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Goodbye SOAP – Welcome JSON REST

November 2nd, 2010 Leave a comment Go to comments

We look at the leader to give us the guidance.

Not sure if that is quote or not but when Google , Apple , facebook or some of the best companies take some step, it is time to take notice.

Google has killed their SOAP API. XML+SOAP was a good milestone in the history of integration but it is now time to look at the next milestone and that next milestone is JSON+REST

What is REST ?

Representational State Transfer (REST) is a software architectural style for distributed hypermedia systems like the world wide web.

The term originated in a 2000 doctoral dissertation Architectural Styles and the Design of Network- based Software Architectures about the web written by Roy Fielding, one of the principal authors of the HTTP protocol specification, and has quickly passed into widespread use in the networking community.

What is SOAP ?

Simple Object Access Protocol . SOAP is an XML-based messaging protocol. It defines a set of rules for structuring messages that can be used for simple one-way messaging but is particularly useful for performing RPC-style (Remote Procedure Call) request-response dialogues. It is not tied to any particular transport protocol though HTTP is popular

Why REST + JSON is a good choice over SOAP?

The deeper problem with SOAP is strong typing. WSDL accomplishes its magic via XML Schema and strongly typed messages. But strong typing is a bad choice for loosely coupled distributed systems. The moment you need to change anything, the type signature changes and all the clients that were built to your earlier protocol spec break.

The REST / HTTP+POX services typically assume that the clients will be flexible and can make sense of messages, even if they change a bit. And in practice this seems to work pretty well.  Twitter , yahoo web services , Flickr ,del.icio.us, technorati, all use use REST.

Some more differences
1. JSON is a lot simpler than XML+XML Schema and is more isomorphic with the relational data stores most services use for persistence.

2. Browsers can consume large amount of JSON much more efficiently than they can consume large amount of XML and the gap is widening because the latest versions of the browsers are now providing native, safe support for encoding and decoding JSON.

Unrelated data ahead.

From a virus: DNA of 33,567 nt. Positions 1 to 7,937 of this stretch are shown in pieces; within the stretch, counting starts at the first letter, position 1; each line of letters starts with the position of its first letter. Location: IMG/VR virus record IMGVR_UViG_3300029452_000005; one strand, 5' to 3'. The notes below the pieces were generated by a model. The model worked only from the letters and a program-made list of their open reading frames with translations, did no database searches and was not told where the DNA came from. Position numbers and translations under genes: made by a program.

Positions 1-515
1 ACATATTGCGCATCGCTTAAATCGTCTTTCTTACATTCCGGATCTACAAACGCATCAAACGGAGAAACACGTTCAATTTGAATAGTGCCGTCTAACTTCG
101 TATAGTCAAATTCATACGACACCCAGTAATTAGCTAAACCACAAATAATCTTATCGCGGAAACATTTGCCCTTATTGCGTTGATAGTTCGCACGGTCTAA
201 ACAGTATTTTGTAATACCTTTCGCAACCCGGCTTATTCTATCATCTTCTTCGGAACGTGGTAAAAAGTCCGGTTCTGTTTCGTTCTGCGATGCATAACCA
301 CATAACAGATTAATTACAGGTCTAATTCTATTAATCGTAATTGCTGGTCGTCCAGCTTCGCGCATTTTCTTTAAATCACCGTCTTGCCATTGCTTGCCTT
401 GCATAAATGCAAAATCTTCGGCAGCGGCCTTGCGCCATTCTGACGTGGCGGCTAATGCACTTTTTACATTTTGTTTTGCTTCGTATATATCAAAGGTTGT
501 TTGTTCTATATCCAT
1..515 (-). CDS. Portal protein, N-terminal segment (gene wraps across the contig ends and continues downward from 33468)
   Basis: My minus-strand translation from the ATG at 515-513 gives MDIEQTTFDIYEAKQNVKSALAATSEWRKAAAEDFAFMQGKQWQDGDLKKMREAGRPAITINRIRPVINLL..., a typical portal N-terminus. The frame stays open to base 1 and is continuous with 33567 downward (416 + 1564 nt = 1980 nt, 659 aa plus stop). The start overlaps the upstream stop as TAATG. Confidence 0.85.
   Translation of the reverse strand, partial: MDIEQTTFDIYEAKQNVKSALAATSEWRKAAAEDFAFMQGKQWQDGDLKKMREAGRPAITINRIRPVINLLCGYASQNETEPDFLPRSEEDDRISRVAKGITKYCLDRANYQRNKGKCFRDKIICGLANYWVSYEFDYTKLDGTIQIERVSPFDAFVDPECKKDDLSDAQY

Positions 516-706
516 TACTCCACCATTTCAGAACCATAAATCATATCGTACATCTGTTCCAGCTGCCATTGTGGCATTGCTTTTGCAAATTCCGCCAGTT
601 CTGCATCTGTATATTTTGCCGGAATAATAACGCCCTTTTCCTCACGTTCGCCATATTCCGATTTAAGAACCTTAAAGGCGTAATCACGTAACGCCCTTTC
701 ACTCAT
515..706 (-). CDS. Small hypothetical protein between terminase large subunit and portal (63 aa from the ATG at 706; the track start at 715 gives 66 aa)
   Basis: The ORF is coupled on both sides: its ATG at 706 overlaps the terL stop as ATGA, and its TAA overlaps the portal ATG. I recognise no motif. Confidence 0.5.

3. REST provides improved response times and server loading characteristics due to support for caching.

4. REST interfaces are much easier to design and implement than SOAP interfaces: verbs are already defined, exception semantics are already defined, caching semantics are already defined, versioning semantics are already defined, authentication and access control are already defined. All you really need to focus on are modeling resources using JSON, modeling URL hierarchies, modeling search patterns and modeling batching for performance improvements.

5. Does not require a separate resource discovery mechanism, due to the use of hyperlinks in content. An example of REST service would be http://www.skill-guru.com/getmyscore?userid=007

In a REST based architecture everything is a resource. A resource is accessed via a common interface based on the HTTP standard methods. Every resource should support the HTTP common operations. Resources are identified by global ID’s (which are typically URIs).

If you want to know about the history of REST, go through this

Other posts worth reading on REST

http://rest.blueoxen.net/cgi-bin/wiki.pl?WhatIsREST

Simplicity vs Utility . Why SOAP Lost

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  1. November 28th, 2010 at 21:16 | #1

    @Vinay I wasn’t suggesting serializing everything into JSON (doable? maybe), but the HTTP response generated for any RESTful HTTP request may return data in any format (application/json or application/rdf+xml or text/xml or image/jpeg). My point is – RESTful web service need not to tie with only JSON, and a data interchange format shouldn’t be used to compare with web service architecture like SOAP (comparing an apple with a car?)

    http://www.flickr.com/services/api/response.rest.html

    It is really up to the service provider to decide what format HTTP responses should be delivered (iirc, one may also request/suggest response to be returned in specific file-type by specifying the ‘Accept’ header while doing HTTP request), all they need to do is just change the ‘Content-type’ HTTP header (sadly most ppl don’t do this correctly). Therefore, besides JSON, XML (you will never know when you will need structured data, useful for RDF/XML serialization as well, not forgetting RSS/ATOM feeds) or even binary data like images can be used as response, eg. flickr can return XML (please check the link above) as well as JSON.

    Using REST is just really using HTTP in the proper way (or in the way it is designed) to do CRUD over the network, there is no standard around to guide a developer on how to develop a RESTful service. Therefore, on top of REST, you have to implement your own authentication and authorization system (usually via oAuth/OpenLogin these days), input data validation etc (so this doesn’t make REST so sexy anymore huh?). However, I have not find the time to read through the doctoral dissertation and may have mis-interpreted, as I first found out about rest here – http://tomayko.com/writings/rest-to-my-wife

    I know even less about SOAP/XML-RPC so can’t really compare them with REST (probably should go read the dissertation before read up on SOAP and XML-PRC). Please do correct me if I’m wrong.

  2. November 26th, 2010 at 11:13 | #2

    If you want to transfer xml data , go for SOAP. As far as I know, you cannot do file transfer in JSON .

  3. November 25th, 2010 at 19:36 | #3